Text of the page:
In my last post, I looked at the ‘digital shift’. In this post, I'm going to list the ten overriding, interlinked themes which characterise this shift and shape digital media’s legal agenda. I'll also describe the first 3 themes. I'll look at the remaining themes in my next two posts. In future, when I blog about a new case or legal/business development, I'll 'tag' the post with the relevant theme(s) so that, hopefully, we can continue to see the digital wood for the trees.
So here are the themes:
T1: Digital disruption in the value chain
T2: Being IP centric, platform agnostic
T3: The rise and rise of social media
T4: The digital citizen/consumer calling the shots
T5: Mind the [digital] platform
T6: Collaboration is the name of the game
T7: Consolidation & Fragmentation
T8: It's a mobile economy
T9: Wer'e all in the technology business
T10: It's a borderless world.
I'll now turn to the first three:
T1: ‘Digital Disruption’ in the value chain
Digital disruption is a fact of digital media life. The disrupters are everywhere.
They’re new players, often ‘born digital’ businesses, which enter an industry and create an entirely new business which didn’t exist before e.g.a new consumer products business which use ‘the crowd’ as their ‘R&D’ division to identify new inventions and product or a new entrant like anobii, a social platform for book recommendations.
They’re also new players who enter an industry and perform an an existing activity in the value chain better and/or differently to existing incumbents and in the process displace them.‘Kobalt’ is an example, a new online platform which offers a service to streamline royalty payments to artistes.
But ‘digital disrupters’ are also existing players who reinvent themselves and in the process even cannibalise part of their business in order to create a new business and income stream e.g. Getty’s ‘istockphoto’ service.
So what’s on the legal agenda with TI? They include the legal structurees which underpin business models and the contracts and business relationships which implement them; applying existing laws to new models e.g. when is a ‘sale’ of a digital work a licence or vice versa? (See here); & watch out for developments in the US case of Capitol Records v. ReDigi which again examines whether a digital file is a licence or a digital good.
T2: ‘IP Centric, platform agnostic’
Increasingly, content owners are “getting” the fact that they need to take a ‘360 degree’ approach to their intellectual property (IP) in a multi-platform world, multi-format world. For instance, a number of leading publishers have recently created new roles with responsibility to transition publishers into being multi-platform organisations. Often, the people appointed come from outside the industry - games, television etc. - with cross-platform experience.
At the heart of this '360 degree’ approach is a ‘format/platform neutral’ approach to IP and new products and services. In turn, this demands skill in being innovative with IP creation and exploitation, building new business models etc. It also puts IP rights, especially copyright and trade marks (brands) at the heart of the business.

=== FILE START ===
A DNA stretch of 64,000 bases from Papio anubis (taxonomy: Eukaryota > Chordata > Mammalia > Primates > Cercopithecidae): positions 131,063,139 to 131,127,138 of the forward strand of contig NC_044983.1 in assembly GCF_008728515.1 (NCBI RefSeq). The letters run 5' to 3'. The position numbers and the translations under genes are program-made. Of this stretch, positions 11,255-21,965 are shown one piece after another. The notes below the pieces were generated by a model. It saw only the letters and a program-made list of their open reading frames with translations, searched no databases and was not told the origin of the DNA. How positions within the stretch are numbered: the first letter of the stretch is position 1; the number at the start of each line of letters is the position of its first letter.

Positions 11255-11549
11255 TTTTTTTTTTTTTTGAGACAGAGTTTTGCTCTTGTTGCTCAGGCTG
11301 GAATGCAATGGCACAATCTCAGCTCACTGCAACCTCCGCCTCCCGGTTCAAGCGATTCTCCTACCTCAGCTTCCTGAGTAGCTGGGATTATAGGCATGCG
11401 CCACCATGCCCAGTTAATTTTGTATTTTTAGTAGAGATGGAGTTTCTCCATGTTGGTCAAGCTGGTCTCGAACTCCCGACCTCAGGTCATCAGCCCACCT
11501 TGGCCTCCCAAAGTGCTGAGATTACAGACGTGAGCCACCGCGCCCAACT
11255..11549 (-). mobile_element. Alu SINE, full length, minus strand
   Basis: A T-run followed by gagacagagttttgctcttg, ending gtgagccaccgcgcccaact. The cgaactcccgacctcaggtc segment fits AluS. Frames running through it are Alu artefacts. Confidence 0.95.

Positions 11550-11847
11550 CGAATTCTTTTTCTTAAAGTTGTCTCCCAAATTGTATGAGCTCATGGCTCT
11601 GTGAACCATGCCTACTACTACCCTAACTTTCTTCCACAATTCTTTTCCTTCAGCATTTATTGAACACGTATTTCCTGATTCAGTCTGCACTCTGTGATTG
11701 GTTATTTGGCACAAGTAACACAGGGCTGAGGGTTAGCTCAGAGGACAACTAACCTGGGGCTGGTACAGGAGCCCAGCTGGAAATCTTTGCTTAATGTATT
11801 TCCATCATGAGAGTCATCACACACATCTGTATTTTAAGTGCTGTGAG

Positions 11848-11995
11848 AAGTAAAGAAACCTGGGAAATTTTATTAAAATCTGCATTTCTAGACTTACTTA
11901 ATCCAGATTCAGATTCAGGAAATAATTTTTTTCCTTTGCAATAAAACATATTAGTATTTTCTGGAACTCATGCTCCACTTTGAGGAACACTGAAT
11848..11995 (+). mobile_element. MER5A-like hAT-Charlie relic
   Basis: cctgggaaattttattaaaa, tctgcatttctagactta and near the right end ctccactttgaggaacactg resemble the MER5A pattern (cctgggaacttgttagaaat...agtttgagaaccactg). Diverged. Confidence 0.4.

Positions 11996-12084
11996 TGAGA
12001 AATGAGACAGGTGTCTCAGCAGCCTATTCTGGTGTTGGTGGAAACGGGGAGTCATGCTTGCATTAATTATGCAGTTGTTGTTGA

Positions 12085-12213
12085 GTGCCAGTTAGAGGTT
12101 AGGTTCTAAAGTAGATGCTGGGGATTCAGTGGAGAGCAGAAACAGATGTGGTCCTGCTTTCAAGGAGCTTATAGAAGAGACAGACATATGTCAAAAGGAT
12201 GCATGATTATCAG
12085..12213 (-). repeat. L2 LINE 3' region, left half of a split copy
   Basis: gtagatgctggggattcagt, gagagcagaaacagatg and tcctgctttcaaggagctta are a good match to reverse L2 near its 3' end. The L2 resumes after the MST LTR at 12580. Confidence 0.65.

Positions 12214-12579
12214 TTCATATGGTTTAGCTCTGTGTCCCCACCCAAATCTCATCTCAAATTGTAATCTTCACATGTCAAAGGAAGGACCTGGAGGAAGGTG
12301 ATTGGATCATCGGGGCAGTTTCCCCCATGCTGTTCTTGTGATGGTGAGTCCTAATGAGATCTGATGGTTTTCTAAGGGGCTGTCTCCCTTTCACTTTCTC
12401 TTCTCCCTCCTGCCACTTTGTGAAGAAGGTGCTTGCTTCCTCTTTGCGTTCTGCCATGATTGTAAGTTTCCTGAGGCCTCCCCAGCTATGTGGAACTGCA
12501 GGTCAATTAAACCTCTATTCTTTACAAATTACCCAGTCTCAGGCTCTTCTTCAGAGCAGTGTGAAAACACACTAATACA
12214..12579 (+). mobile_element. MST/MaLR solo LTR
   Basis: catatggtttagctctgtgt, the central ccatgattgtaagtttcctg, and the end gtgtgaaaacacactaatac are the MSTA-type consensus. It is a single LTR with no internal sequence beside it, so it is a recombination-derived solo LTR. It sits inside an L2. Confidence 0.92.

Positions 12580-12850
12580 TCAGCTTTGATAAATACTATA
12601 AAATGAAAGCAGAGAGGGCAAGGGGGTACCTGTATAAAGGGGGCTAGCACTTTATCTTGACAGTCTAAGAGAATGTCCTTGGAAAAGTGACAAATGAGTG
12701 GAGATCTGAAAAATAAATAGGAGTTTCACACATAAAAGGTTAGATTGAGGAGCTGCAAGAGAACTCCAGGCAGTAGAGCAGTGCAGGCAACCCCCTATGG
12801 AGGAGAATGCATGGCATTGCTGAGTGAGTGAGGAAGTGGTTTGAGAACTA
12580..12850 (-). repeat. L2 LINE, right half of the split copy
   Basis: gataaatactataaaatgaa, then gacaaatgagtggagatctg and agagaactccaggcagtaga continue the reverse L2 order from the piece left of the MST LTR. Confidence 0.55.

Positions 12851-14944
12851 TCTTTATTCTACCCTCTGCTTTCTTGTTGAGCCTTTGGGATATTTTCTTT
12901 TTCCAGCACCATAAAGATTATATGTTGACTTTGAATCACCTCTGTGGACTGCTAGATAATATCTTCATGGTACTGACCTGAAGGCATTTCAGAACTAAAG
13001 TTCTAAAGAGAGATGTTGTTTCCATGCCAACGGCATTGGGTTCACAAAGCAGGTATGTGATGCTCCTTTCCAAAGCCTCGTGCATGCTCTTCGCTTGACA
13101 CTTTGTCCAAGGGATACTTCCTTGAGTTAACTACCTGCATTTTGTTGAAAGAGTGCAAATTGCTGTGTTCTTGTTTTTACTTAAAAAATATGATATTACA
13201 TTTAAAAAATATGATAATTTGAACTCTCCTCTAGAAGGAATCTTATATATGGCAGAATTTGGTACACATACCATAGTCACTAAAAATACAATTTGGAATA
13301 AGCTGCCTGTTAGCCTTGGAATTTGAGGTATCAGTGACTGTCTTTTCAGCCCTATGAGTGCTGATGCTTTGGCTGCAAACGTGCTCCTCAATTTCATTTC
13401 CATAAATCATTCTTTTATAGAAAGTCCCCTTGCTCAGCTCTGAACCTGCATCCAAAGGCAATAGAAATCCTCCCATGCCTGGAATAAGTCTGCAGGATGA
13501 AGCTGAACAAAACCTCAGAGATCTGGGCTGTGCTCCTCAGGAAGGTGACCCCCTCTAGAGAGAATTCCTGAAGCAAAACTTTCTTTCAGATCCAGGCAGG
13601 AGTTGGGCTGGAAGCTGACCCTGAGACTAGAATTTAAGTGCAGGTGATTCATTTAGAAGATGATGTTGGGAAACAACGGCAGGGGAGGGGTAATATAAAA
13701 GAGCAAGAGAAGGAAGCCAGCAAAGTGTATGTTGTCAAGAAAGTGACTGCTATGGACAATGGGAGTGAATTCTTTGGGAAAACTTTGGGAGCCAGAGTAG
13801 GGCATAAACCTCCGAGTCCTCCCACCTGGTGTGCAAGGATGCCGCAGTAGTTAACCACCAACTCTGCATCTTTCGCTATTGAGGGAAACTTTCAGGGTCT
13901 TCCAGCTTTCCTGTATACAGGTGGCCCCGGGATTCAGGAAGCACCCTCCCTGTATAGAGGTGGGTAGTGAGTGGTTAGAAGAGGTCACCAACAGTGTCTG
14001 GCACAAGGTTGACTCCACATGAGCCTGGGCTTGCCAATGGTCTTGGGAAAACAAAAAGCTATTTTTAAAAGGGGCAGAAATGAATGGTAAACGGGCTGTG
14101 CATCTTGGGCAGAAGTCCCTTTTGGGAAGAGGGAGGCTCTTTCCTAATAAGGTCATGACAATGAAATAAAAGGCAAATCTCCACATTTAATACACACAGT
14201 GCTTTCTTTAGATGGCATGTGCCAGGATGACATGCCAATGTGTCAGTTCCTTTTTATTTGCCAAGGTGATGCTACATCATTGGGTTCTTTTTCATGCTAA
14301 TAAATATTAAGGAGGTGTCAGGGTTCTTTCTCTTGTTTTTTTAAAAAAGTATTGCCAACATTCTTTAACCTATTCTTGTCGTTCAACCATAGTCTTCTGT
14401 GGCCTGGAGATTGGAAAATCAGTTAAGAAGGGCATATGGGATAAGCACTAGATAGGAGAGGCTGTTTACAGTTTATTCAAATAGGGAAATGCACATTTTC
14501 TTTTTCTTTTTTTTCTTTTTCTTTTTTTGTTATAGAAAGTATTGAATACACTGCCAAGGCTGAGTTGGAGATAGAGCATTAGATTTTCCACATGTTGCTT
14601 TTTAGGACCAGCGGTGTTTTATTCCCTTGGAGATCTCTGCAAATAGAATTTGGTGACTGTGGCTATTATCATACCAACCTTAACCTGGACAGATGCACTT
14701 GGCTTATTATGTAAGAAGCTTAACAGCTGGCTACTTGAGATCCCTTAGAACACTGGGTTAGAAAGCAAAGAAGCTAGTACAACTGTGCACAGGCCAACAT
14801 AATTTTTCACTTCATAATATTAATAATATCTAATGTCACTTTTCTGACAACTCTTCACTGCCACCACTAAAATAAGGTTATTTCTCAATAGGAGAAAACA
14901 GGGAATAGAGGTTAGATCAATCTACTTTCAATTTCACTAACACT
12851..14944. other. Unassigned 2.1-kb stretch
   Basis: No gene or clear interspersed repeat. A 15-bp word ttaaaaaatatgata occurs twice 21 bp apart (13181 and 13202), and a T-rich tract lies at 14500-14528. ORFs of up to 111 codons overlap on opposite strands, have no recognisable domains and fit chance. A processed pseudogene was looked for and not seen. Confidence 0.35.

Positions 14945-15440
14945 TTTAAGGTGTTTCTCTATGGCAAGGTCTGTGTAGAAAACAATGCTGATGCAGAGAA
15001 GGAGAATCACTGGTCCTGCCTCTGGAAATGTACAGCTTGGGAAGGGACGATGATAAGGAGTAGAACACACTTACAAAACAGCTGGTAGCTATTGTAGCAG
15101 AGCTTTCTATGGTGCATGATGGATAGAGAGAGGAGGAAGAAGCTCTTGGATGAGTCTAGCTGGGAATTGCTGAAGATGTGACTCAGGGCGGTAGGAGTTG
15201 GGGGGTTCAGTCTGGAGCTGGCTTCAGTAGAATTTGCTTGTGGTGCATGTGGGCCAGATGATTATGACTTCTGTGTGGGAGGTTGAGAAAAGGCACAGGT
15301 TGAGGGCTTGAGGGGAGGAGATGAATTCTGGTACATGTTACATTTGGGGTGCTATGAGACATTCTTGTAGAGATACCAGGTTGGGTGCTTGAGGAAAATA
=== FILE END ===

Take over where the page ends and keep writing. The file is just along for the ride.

T2’s legal issues include the role of copyright and the copyright reform agenda (Hargreaves etc.), including proposed changes to copyright law. The bigger picture is how copyright continues to maintain the balance between rights holders, users and intermediaries. This is a dynamic area. Only last week, Germany's Parliament have introduced a new 'neighouring right' which gives print publishers the right to licence their web content. This is a hugely significant development.
More broadly, IP covers a whole range of rights including those in brands, designs and patents. These can be used both offensively - see in the ‘patent wars’ in the digital space and defensively. No creative company can be without an IP strategy
T3: The rise and rise of social media
It's already a truism to say that social platforms such as Facebook, Linked-In, Twitter and Pinterest are playing an increasingly significant role n business. For some, these platforms may simply be relevant from a marketing and PR perspective e.g. a company having a FaceBook page to build engagement with its customers.
For others, especially those in the media and information sectors, these social platforms are becoming increasingly integrated into their business. For instance, digital services provider ‘Soundcloud’ are embedded within FaceBook so that FaceBook users can launch sounds on SoundCloud rom within Facebook. This integration process is two way – Facebook is also embedded into these services.
So what are the ‘T3’ legal issues? Linked to social media, but not confined to it, is the whole issue of tracking consumers’ behaviour online and using this data in an aggregated way for marketing and
advertising purposes. This brings us to the heart of the debate about privacy and data protection.
Also, the presence of celebrities, public figures and others on social media such as Twitter makes reputation management an increasingly important area, which from a legal perspective brings defamation into the picture along with the laws and regulations governing data protection, consumer protection and marketing and advertising.
I'll continue this theme in my next post.
Finally, if you enjoy my blog post, please share it with colleagues and anyone else you think may encourage them, with a suggestion that they might like to subscribe.
Have a good week